Researchers who opt for industry will have many career options from bench research to drug development to marketing and business planning. The key to success is being flexible and open to change as well as having a collaborative spirit. By Laura Bonetta
Yinges Yigzaw probably never envisioned a career in biotechnology as he was growing up in a rural part of Ethiopia. "The area was so remote the only technology I had experienced was a plane flying overhead," says Yigzaw, who joined Amgen's Seattle research facility in 2004, where he is currently a senior scientist in process and product development.
Having completed a Ph.D. at the University of Leuven, Belgium, and a postdoc at the University of Tennessee, what appealed to Yigzaw about working in industry was "to work on cutting-edge scientific innovations that directly apply to saving or improving patients' lives," he says. "In academia, the primary objective is to pursue an area of research and have a paper published. At Amgen, we apply that knowledge to solve a problem and determine the best therapeutic agents to treat human disease."
The desire to apply research to a medical problem is a common refrain among scientists who have joined biotechnology or pharmaceutical companies. But to succeed in industry, that desire has to be coupled with flexibility and a willingness to collaborate and work in teams—skills that are not always promoted in an academic environment.
In addition to providing research careers, industry opens the door to other paths for Ph.D. scientists, such as in regulatory affairs, strategic planning, business development, or marketing. For those who find the right fit, a career in industry can be a very rewarding choice.
The career trajectory for industry researchers typically consists of a series of promotions and recognitions, such as titles, awards, or pay raises, often accompanied by increased responsibilities overseeing increasingly larger research teams. When Jennifer Leeds first joined the Novartis Institutes for Biomedical Research in Cambridge, Massachusetts, in early 2003, she was hired as the head of an infectious disease lab. She rose through the ranks to her current job as the head of the antibacterial discovery group within the infectious diseases area, overseeing a team of over 30 biologists working in partnership with medicinal chemists. "I basically started out as the equivalent of a PI for a lab and grew to a section head or department chair," she says.
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Industry does not have a step comparable to tenure that beginning researchers can aspire to. "There isn't one milestone where you can sit back and finally take a breath; in industry you are constantly evaluating the next career step," says Leeds. "At the beginning, the challenge is that you have to learn to be an effective project leader and project team member. But then there are new challenges along the entire path."
Success at Novartis is based on the quality of a scientist's research, similar to an academic environment, but unlike academia the end goal is to bring a product forward. As a result, priorities in industry are slightly different. "You have to be at the forefront of science, but you also need to be a collaborative and team-oriented person," says Leeds. "In academia it was historically frowned upon to have too many authors on a paper. In industry the most important thing is to get the best people to work with you on your team. Projects are more likely to succeed if you can capitalize on all the resources that are available to you."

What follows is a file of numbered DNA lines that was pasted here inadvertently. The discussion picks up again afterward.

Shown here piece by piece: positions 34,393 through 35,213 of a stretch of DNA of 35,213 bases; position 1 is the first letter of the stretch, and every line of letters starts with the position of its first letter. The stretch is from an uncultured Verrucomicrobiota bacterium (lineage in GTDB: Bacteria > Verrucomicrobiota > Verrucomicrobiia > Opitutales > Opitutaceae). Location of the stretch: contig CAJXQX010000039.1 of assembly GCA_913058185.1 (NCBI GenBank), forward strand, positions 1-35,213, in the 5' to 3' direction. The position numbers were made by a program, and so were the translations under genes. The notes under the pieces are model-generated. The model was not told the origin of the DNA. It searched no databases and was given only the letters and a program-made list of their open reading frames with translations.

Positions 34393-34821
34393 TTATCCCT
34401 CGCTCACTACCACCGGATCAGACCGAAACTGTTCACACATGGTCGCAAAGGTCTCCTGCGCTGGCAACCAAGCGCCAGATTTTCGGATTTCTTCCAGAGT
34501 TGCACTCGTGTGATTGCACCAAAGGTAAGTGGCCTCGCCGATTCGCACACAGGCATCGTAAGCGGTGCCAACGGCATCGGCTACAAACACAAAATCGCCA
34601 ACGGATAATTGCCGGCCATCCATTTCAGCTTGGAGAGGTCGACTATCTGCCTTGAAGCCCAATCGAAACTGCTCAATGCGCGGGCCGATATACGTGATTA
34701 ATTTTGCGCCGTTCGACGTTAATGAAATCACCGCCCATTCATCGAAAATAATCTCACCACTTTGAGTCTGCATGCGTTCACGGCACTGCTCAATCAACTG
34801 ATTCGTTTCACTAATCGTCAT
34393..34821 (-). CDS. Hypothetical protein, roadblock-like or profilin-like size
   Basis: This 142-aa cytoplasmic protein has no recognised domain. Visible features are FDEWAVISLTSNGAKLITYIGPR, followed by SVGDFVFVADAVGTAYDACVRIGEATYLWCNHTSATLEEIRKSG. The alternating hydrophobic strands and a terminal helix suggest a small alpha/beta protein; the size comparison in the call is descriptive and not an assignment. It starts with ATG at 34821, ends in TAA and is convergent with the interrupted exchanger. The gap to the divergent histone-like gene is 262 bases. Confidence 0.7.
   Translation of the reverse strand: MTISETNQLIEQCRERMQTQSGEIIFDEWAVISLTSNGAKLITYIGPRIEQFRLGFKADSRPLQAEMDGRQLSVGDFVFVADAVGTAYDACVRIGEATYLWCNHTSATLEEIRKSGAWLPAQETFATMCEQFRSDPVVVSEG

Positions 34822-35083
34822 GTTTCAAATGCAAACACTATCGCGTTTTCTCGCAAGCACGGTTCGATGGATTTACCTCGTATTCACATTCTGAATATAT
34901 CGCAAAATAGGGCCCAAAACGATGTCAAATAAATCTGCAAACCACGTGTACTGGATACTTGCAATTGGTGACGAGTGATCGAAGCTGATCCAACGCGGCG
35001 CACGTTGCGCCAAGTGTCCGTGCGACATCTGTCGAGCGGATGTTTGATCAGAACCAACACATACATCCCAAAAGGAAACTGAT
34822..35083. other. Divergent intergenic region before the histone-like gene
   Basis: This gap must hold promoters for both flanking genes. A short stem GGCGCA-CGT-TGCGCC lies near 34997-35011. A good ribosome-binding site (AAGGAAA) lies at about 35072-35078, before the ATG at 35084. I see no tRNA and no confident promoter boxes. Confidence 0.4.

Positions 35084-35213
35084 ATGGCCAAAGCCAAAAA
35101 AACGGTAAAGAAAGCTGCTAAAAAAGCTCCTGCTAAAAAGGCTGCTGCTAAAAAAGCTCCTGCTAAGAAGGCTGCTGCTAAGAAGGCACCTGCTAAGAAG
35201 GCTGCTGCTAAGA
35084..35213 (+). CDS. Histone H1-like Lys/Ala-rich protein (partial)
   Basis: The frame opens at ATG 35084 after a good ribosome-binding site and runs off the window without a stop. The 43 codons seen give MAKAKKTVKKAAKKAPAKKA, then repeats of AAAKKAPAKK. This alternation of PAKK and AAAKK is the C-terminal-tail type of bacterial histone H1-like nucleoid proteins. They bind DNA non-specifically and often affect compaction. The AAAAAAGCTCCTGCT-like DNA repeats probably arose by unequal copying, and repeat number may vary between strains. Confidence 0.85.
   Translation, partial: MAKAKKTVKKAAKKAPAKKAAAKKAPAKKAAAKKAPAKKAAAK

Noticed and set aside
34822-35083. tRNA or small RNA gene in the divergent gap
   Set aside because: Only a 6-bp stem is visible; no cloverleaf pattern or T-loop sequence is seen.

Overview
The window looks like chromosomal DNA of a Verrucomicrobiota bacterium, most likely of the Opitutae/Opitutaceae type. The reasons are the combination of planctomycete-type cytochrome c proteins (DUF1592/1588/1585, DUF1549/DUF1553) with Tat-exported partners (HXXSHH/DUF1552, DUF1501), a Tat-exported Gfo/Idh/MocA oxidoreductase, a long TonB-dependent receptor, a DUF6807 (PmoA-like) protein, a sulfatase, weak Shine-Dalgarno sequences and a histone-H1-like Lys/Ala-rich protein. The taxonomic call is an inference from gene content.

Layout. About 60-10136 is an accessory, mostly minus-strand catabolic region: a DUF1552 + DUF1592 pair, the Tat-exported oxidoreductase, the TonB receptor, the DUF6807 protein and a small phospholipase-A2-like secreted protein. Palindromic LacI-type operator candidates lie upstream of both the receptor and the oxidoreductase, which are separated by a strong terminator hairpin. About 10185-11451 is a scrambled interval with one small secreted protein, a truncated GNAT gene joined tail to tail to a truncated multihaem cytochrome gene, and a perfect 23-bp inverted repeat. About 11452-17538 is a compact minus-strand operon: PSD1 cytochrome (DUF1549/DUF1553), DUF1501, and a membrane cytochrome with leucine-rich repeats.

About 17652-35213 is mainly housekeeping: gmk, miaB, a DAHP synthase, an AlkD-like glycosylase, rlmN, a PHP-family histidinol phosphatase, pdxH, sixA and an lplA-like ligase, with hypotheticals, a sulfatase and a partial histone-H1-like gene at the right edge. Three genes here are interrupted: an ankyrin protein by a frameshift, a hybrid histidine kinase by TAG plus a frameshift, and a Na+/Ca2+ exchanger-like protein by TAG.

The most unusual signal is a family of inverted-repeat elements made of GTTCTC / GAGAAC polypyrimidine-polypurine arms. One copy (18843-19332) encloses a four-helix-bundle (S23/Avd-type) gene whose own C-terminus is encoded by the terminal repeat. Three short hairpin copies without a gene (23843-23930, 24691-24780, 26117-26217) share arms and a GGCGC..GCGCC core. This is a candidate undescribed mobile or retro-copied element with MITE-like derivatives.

Another important factor in paving a successful career path in industry is networking with colleagues—and for a global company like Novartis that means plenty of travel. "I often travel to our campus in Switzerland and spent four months there on a sabbatical. I have traveled to China and Taiwan as a representative of the Novartis Infectious Diseases program. I travel quite a bit to the campus in New Jersey. I also visited the site in Siena, Italy, where Novartis has a vaccine group," says Leeds.
A willingness to collaborate and work in teams means that researchers in industry have to share credit for research advances. "You have to pay less attention to personal achievement and more to what is rewarding for the team," says Jeffrey Nye, head of external innovation in the neurosciences at Johnson & Johnson (based at the Titusville, New Jersey, facility).
Nye left a tenured faculty position at Northwestern University Medical School in Chicago for industry because he was "very excited about practical research applications and less interested in the personal glory associated with being first on a publication," he says. The inability to work as part of a team and share credit is one major reason a researcher may not be successful in industry.
Another difficulty for some Ph.D.s in industry is having to be flexible and adaptable to change. In academia it is not unusual for a researcher to stick to the same line of research for decades, digging deeper and deeper into a particular mechanism or pathway. That generally does not happen in industry. A researcher in industry will have to let go of a project once it progresses from the research phase to clinical development. In addition, a project may be dropped if it is not yielding promising results or if the company's business focus changes. A researcher may also be pulled to work on a different project to provide their particular expertise.
"You have to be attached to what you are working on, but the overall mission in industry is to bring new therapies to market, so you have to accept if that requires you to work on something else," says Nye. "I have not found it difficult to follow business decisions because my interest at heart is to address big medical challenges."
Flexibility and adaptability are particularly critical in startup companies. In these smaller companies researchers often play many different roles, which can change as the company grows and its mission evolves. "In biotech you have to adapt very easily—that is the fun part of the game," says Sharon Shacham, chief scientific officer of Karyopharm Therapeutics in Natick, Massachusetts. "You will start with one project and as it moves to the clinic, you will need different skills, all of which you have to learn."
In addition, startups are often fast-moving and unpredictable environments. To be successful, researchers have to be able to deal with the stress. "In a biotech company you typically have one product, or if you are lucky, two or three at most, so everything you do is live or die. You are constantly fighting for the life of your baby, so mentally it is more exhausting," says Shacham. "In a big pharmaceutical company, if one project does not work you move on to another."
Researchers who opt for a career in industry will find that there are many career paths for them to follow—more than would have been available in an academic environment. The choices range from research to medical development to business and commercial careers. The key is figuring out which path is the best suited to one's own skills and aspirations.